No. 27




Free Competition versus Regulation – the Example of Pharmacy Establishment Restrictions

19 June 2013


RiTo No. 27, 2013

While promoting free competition is inarguably an important tool for ensuring the effective functioning of markets, state regulations may sometimes still be justified and necessary due to market failures. Thus, it is essential to strike an appropriate balance between free competition and regulations. Such balance depends largely on the overall purpose the competition or the regulations are meant to achieve.

The article provides a short overview of the economic reasons that give rise to the need of regulating certain areas of activity, as well as an explanation of the role of free competition within the context of functioning and regulating of markets. This is followed by a discussion concerning the pharmacy establishment restrictions that are currently subject to a lot of controversy and provide a good example for illustrating the issue of striking a proper balance between free competition and regulations.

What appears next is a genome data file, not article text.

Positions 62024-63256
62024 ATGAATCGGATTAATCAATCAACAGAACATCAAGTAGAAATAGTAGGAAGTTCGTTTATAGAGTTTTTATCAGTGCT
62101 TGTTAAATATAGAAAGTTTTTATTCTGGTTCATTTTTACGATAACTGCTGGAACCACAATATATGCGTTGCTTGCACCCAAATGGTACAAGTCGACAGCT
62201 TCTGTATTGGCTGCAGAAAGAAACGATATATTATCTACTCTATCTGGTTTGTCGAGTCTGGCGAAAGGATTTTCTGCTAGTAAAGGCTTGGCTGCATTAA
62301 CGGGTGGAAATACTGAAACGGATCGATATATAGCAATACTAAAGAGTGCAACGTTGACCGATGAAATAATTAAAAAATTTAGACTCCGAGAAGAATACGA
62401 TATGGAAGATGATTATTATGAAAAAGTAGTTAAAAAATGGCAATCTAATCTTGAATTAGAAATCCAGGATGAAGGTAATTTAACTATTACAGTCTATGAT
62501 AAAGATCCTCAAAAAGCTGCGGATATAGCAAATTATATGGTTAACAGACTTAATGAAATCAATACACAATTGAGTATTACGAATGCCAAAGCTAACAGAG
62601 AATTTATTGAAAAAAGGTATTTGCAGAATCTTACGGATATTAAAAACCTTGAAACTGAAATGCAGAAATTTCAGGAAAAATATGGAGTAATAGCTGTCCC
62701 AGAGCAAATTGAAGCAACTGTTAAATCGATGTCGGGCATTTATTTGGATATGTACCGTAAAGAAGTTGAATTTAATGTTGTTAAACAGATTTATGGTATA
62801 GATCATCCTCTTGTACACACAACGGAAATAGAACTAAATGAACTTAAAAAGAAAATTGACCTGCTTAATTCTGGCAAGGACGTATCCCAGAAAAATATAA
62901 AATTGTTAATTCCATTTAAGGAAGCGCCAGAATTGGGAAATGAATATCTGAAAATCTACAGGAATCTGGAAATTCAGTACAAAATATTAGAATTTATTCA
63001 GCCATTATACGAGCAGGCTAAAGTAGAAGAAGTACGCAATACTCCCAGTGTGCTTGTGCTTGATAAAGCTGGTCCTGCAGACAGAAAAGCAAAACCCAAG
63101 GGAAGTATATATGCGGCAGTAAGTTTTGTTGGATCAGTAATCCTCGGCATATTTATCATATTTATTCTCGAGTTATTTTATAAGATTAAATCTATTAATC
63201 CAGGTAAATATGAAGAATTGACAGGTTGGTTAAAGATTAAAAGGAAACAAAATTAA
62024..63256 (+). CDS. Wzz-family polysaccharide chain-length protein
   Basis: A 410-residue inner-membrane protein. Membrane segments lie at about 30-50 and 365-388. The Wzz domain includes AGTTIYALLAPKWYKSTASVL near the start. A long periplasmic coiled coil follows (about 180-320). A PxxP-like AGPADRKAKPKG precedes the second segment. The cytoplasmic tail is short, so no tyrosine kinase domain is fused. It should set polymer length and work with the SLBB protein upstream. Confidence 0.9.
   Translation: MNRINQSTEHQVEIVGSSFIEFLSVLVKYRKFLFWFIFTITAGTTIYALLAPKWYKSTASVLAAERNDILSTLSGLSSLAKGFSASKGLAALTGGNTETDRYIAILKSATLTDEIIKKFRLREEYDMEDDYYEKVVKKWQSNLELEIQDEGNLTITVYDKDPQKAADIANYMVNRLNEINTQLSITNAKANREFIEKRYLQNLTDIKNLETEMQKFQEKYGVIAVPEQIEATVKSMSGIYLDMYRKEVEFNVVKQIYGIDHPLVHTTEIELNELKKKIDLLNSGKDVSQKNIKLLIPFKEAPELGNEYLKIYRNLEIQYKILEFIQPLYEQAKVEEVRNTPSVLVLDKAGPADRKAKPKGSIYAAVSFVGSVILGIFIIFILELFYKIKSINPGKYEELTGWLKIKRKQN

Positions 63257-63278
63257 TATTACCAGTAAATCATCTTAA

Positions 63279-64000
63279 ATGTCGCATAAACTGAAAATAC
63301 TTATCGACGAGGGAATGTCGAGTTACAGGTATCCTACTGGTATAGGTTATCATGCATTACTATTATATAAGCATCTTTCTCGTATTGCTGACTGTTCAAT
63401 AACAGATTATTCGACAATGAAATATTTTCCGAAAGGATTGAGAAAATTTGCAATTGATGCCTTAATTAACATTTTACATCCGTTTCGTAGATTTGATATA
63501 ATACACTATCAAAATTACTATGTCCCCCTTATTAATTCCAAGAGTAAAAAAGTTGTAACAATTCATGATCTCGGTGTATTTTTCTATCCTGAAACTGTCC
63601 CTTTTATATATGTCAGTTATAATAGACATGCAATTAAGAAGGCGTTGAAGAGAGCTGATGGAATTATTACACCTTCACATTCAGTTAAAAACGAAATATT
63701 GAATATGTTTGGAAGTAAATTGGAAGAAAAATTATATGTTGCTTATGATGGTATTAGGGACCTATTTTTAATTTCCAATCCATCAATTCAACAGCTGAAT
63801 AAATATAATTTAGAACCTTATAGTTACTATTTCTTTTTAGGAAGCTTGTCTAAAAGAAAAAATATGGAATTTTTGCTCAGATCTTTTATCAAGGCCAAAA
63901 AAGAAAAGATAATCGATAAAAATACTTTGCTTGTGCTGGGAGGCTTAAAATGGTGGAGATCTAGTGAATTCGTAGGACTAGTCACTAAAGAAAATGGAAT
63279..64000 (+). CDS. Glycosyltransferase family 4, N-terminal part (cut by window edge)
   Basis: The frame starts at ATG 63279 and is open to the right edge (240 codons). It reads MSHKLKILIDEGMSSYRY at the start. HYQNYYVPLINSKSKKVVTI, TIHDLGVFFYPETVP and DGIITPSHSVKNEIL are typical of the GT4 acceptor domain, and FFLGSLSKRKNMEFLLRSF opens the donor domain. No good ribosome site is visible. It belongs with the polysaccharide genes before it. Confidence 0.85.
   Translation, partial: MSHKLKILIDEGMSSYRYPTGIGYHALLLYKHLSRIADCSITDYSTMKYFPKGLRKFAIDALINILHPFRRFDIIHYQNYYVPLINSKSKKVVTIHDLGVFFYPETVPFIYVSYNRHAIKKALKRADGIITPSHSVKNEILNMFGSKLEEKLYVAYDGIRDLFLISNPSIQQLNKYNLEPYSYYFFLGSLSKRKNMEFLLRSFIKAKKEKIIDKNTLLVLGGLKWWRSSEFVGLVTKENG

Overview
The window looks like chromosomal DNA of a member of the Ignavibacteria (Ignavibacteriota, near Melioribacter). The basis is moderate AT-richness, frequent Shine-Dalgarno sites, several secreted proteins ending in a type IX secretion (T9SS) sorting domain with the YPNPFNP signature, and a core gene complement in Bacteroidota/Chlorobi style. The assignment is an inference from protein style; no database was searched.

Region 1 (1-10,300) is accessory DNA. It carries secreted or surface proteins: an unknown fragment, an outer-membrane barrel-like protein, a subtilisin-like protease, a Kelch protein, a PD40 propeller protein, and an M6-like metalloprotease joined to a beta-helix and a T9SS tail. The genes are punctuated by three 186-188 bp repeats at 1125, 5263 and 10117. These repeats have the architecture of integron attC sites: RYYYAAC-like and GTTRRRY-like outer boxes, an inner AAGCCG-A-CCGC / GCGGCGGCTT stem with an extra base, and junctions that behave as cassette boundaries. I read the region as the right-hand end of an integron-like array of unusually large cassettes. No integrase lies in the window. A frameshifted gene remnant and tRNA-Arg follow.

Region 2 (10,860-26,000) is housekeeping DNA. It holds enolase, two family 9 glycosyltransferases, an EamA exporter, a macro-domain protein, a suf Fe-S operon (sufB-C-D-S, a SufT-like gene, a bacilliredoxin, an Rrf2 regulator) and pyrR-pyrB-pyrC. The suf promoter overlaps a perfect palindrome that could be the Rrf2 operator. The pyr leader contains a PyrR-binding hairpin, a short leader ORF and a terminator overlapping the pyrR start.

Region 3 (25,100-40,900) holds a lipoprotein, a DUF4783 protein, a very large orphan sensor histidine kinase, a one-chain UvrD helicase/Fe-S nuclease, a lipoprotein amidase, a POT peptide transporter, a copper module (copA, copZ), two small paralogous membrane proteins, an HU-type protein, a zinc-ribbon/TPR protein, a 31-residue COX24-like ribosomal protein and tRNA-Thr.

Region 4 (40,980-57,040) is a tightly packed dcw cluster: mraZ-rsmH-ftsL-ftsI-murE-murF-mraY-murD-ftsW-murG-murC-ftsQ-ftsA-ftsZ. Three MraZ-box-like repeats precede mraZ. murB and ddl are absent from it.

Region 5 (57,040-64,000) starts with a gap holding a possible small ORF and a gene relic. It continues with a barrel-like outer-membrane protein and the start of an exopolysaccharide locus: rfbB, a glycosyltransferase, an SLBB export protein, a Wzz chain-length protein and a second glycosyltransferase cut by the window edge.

As an integral element of the state welfare system, the pharmaceutical sector is a sensitive area of activity that, when subjected to free competition, may not function in the same way as the more classical areas of activity. For that reason, the pharmaceutical sector is regulated in terms of prices, assortment, qualifications of staff as well as other parameters, which strongly influences the functioning of competition in that area. Hence, repealing merely the pharmacy establishment restriction does not open the pharmacy market to free competition. Furthermore, the deregulatory experience of other countries makes it evident that any regulation or deregulation activities must be preceded by careful and in-depth deliberations, which encompass clearly defining the aims to be achieved, considering alternative measures, and assessing the effects of the actions planned.

Full article in Estonian